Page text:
Alright, so this is definitely not the first we've written about about these two latest entry-level shooters from Sony. That said, we're excited to finally get some hands-on time with the Alpha NEX-3N ILC and A58 SLT DSLR. To refresh your memory, the NEX-3N is set to sell for $500 with a 16-50mm power zoom, while the A58 will go for $600 with Sony's latest 18-55m f3.5-5.6 kit lens. Although we only had a few minutes with each inside a section of New York's Natural History museum, we're definitely digging the new wares. Join us past the break for some initial impressions. %Gallery-180176%
So let's start with the 3N. While its predecessor, the F3, seemed a bit like a mini NEX-7 in a few ways, the 3N is focused on being as compact as possible (it weighs just about 7.5 ounces). This time, the camera itself is a semi-svelte slab, with small rubber grips added-on. Sure the F3 was more ergonomic, but the 3N gets back to a profile that's more like the ever-aging C3 (a continuing staff favorite). Overall, this editor prefers the feel of the F3, but can't knock Sony for focusing on keeping this thing as tiny as possible. Never did we feel like the camera was going to slip out of our hands, feeling very well-balanced with the included power zoom.
The control layout is essentially the same as all NEX shooters, aside from a few deviations compared to the F3 -- the pop-up flash and its release button are closer to the center, while the playback button is now near the top-center. The same 3-inch LCD is back again, flipping up 180-degrees for selfies, but sadly, it still can't tilt down for overhead shots. Notably, this is the first 3 to feature a power zoom toggle placed around the shutter button.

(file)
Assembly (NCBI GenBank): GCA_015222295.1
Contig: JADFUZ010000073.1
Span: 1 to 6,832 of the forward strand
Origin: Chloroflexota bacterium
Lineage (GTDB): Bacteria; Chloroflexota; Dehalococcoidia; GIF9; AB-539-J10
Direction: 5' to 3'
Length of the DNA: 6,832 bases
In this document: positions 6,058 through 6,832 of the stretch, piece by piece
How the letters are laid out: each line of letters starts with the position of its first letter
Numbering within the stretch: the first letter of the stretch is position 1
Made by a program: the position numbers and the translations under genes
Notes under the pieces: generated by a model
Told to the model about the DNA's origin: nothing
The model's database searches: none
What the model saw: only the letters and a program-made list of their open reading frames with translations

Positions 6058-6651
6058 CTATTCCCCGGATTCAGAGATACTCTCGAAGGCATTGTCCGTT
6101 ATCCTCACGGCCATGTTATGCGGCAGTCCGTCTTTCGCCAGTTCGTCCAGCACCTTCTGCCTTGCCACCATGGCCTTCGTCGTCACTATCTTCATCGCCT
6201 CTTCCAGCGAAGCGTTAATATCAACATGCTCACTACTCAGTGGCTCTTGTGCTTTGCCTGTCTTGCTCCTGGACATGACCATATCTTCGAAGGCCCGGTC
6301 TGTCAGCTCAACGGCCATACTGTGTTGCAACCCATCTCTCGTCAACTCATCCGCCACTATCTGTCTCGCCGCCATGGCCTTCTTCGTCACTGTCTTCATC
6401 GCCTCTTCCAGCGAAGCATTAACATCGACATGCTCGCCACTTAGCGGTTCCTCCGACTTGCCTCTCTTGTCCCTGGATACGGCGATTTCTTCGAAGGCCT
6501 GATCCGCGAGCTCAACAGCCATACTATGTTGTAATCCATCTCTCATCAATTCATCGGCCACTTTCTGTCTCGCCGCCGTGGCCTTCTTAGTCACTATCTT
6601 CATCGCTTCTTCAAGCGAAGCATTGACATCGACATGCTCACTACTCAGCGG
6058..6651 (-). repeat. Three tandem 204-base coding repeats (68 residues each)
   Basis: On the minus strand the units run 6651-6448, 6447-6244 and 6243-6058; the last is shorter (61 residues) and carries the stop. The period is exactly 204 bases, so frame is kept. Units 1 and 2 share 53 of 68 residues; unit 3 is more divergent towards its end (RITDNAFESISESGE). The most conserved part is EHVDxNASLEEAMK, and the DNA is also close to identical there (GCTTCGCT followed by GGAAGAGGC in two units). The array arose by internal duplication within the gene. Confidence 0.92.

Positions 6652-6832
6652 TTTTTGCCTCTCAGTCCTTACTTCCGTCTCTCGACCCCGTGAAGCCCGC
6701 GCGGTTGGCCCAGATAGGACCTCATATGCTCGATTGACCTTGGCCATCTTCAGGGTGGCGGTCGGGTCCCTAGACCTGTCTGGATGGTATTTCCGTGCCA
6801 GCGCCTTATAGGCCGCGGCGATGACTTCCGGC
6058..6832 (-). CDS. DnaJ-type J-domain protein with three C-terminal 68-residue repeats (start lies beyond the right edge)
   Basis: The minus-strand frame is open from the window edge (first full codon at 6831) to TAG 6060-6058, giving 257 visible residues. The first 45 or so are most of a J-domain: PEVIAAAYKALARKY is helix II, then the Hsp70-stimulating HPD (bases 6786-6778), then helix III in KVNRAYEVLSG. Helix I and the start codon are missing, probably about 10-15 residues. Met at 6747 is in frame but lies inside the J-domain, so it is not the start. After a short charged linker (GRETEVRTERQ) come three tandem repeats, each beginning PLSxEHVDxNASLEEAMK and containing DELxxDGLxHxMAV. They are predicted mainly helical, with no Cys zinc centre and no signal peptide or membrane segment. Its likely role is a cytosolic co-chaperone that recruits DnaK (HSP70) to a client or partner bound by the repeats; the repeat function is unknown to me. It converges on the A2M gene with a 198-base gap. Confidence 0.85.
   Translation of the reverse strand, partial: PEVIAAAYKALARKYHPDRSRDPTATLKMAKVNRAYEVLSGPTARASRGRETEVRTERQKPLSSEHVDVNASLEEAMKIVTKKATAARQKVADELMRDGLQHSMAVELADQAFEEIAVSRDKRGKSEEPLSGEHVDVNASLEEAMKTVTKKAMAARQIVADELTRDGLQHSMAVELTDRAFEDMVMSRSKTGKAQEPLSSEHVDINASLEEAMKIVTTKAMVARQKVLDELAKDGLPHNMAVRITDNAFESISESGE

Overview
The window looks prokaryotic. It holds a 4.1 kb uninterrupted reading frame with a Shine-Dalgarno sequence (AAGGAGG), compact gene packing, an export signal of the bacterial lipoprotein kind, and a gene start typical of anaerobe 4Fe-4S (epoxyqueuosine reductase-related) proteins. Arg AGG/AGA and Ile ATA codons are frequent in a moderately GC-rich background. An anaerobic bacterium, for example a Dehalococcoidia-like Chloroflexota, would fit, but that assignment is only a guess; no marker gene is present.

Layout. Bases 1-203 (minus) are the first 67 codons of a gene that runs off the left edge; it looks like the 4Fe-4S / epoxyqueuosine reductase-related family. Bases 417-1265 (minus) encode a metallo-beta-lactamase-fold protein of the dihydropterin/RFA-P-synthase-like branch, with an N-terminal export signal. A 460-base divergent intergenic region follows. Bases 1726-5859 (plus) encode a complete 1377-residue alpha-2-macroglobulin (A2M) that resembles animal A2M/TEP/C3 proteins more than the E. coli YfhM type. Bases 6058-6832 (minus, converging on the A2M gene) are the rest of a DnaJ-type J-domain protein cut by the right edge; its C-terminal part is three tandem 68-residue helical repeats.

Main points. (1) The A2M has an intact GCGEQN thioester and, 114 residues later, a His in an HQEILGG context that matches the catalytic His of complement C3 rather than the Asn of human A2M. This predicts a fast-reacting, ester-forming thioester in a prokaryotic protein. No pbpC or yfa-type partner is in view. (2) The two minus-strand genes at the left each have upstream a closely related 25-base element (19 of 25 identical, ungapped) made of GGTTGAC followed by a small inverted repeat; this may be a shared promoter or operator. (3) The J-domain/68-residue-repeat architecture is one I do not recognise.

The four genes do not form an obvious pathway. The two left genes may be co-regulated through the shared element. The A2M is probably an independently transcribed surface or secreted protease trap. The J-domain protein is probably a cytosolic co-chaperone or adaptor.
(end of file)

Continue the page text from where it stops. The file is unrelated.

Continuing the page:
You'll also notice that the proprietary hotshoe mount is nowhere to be found, leaving you stuck to the internal stereo mics for audio. It has a nice amount of tension when flicked, but its chrome-finished plastic feels decidedly cheap compared the rest of the camera's design. Beyond that, the SD card slot has been moved to the side, rather than being forced next the battery slot on the bottom like most NEX shooters. As far as internals go, the unit features a 16.1 megapixel APS-C sensor (like last year), boasting a top ISO of 16,000 and new Bionz image processor. You'll also be able to shoot AVCHD videos at up to 60i/1080p. %Gallery-180173% %Gallery-180174%
Moving along to the A58, this 20.1-megapixel APS-C SLT shooter feels like a solid entry-level option set to essentially update the 16.1-megapixel A57. As you'd expect, the camera is very similar in its overall profile, and comfortable to compose with, to boot. You'll get up to 8 frames a second in JPG burst mode, which is actually a bit slower than the 12fps rating for the 57. The Bionz image processor onboard is the same as the 3N's, and you'll get up to ISO 16,000 for low-light shots and 15 autofocus points to work with. On back, Sony's usual OLED viewfinder was a delight to frame shots with, although its 2.7-inch, 460K dot screen hurts to use in comparison to the 920K, 3-incher on most of the NEX models. As you'd expect, it can be titled for overhead and facing-upward shots -- something we'd take any day over the 180-degree movement on the 3N. You can expect the same type of video chops that the 3N has, which can also be said for its Triluminous support on Bravia TVs.
Both of these shooters are set to hit shelves in Europe during March, while US buyers will have to wait until April. For now, catch the videos samples below -- and expect a much more detailed look at the 3N from us in the near future.